Mind-Controlled Robotic Arm Helps Paralyzed Man Drink Beer, Make Smoothies

Spencer Kellis
Spencer Kellis / Spencer Kellis

After more than a decade, Erik Sorto can finally sit back, relax, and have a cold one—by using mind control. A bullet wound severed 32-year-old Sorto’s spinal cord 12 years ago, and he has been paralyzed from the neck down ever since. Recently, scientists at the California Institute of Technology, the University of Southern California, and the Rancho Los Amigos National Rehabilitation Center in Downey, California fitted Sorto with a robotic arm. Sorto successfully controlled that arm with his mind, picking up a beer bottle with it and drinking from a straw at his own pace—no caregiver required.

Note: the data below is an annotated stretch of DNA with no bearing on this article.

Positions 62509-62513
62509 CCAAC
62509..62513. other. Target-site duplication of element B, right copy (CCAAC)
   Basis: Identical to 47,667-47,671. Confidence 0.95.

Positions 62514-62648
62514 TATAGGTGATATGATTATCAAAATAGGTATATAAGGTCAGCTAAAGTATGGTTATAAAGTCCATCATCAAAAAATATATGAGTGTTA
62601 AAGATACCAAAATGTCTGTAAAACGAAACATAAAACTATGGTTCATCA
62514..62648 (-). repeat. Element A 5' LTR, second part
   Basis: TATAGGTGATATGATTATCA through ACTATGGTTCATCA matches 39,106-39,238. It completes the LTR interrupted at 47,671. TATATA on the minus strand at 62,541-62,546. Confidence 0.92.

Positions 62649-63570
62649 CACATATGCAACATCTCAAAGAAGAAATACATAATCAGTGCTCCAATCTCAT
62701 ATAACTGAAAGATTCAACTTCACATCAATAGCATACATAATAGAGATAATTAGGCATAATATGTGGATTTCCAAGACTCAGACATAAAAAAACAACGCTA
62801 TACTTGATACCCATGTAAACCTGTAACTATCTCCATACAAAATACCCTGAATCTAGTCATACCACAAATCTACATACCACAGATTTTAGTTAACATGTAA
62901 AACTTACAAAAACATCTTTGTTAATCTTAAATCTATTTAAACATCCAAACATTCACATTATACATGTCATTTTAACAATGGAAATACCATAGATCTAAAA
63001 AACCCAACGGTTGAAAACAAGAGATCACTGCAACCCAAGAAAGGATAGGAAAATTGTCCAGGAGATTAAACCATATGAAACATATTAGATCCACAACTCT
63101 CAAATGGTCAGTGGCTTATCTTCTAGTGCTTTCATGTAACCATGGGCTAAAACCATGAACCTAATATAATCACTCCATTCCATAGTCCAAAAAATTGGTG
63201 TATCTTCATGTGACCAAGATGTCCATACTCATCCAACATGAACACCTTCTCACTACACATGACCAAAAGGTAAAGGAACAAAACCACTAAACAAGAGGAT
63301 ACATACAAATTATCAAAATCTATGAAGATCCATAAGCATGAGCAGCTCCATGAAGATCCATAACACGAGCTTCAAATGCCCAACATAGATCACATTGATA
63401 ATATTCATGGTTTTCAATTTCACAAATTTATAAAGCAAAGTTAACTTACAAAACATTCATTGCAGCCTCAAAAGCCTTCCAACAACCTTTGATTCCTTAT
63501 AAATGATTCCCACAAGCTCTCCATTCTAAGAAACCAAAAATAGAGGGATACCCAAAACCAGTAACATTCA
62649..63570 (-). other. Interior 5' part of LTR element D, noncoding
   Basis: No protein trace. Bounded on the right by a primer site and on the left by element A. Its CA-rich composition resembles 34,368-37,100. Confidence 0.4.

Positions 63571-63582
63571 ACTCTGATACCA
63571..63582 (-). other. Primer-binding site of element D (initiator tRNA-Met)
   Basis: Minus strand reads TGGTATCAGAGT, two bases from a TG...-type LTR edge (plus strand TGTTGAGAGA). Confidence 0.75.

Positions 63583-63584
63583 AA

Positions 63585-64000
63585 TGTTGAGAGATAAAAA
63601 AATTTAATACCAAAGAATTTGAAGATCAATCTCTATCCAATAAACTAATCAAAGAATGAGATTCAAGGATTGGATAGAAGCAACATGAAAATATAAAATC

In 2013, a USC surgical team implanted penny-sized grids of electrodes in Sorto’s brain to record the signals from his posterior parietal cortex, a part of the brain that helps plan actions. Researchers mapped the electric signals that fired when Sorto watched a robotic arm moving and imagined he was controlling it, allowing them to create an algorithm that would be able to decipher his intentions. For two years, Sorto worked at controlling the robotic arm with his mind, spending multiple hours a day at the Rancho Los Amigos National Rehabilitation Center. The research is described in this week’s issue of the journal Science

The process isn’t perfect. "Some days we ended up with neurons that were better at enabling him to control things, and other days we would end up with neurons that were less good,” Tyson Aflalo, one of the lead engineers on the project, told the Los Angeles Times. But Sorto can now use his mind to point the arm in different directions, use it to make art, pick up beer bottles and other items, and make smoothies. 

And what is science for if not to enable us to drink delicious beverages at will?

[h/t: Los Angeles Times]